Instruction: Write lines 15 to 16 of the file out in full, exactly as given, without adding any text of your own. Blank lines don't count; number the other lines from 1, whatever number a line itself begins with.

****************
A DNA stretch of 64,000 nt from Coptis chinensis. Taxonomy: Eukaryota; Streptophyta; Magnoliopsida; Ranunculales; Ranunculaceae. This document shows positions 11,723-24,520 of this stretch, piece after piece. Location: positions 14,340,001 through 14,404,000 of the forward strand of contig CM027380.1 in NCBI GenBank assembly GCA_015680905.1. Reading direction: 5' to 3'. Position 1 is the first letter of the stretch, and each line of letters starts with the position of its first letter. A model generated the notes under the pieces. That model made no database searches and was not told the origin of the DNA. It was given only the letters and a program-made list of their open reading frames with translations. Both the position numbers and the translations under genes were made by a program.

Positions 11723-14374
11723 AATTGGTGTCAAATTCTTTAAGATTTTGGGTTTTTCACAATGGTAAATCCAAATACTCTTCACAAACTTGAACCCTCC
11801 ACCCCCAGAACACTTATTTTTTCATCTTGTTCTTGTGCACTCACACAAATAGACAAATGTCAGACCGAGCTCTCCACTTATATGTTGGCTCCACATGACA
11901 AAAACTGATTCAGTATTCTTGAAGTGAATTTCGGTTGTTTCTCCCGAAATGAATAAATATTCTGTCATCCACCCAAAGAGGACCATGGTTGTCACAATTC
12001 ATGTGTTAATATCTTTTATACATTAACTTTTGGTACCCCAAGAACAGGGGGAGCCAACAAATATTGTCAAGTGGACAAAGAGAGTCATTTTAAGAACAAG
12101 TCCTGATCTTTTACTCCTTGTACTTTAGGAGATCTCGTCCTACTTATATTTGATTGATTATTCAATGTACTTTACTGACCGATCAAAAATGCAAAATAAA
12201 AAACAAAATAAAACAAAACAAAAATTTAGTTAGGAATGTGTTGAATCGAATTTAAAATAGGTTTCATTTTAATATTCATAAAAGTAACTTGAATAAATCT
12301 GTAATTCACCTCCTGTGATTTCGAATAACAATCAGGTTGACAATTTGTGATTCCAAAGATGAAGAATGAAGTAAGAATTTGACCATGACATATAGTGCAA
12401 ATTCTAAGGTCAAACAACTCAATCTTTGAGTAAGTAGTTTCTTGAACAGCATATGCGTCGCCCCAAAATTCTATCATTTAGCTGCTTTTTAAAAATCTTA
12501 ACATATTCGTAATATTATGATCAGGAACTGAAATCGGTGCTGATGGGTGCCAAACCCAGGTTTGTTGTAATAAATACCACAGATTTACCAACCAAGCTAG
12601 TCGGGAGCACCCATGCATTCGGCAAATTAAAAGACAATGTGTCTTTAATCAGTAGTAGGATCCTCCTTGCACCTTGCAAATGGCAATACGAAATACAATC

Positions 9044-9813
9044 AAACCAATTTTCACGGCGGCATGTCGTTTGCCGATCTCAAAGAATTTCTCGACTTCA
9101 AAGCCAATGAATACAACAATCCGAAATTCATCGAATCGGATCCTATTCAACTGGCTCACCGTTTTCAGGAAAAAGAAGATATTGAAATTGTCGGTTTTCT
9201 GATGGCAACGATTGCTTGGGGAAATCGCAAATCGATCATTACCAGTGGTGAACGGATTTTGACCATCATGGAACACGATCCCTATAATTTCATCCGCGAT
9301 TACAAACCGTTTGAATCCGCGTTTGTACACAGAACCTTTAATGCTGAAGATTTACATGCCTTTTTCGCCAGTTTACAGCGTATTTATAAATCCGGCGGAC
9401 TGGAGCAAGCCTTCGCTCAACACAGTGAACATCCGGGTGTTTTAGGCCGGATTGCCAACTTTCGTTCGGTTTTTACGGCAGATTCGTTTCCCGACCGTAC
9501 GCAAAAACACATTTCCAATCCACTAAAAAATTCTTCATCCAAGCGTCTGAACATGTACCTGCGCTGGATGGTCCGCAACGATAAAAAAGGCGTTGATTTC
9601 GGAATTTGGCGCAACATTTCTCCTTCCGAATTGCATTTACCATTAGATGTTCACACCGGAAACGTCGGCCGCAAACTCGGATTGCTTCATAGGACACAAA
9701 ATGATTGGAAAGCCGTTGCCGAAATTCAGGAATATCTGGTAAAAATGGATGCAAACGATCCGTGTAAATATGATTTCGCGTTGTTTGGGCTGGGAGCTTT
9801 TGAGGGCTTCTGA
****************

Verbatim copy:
9101 AAGCCAATGAATACAACAATCCGAAATTCATCGAATCGGATCCTATTCAACTGGCTCACCGTTTTCAGGAAAAAGAAGATATTGAAATTGTCGGTTTTCT
9201 GATGGCAACGATTGCTTGGGGAAATCGCAAATCGATCATTACCAGTGGTGAACGGATTTTGACCATCATGGAACACGATCCCTATAATTTCATCCGCGAT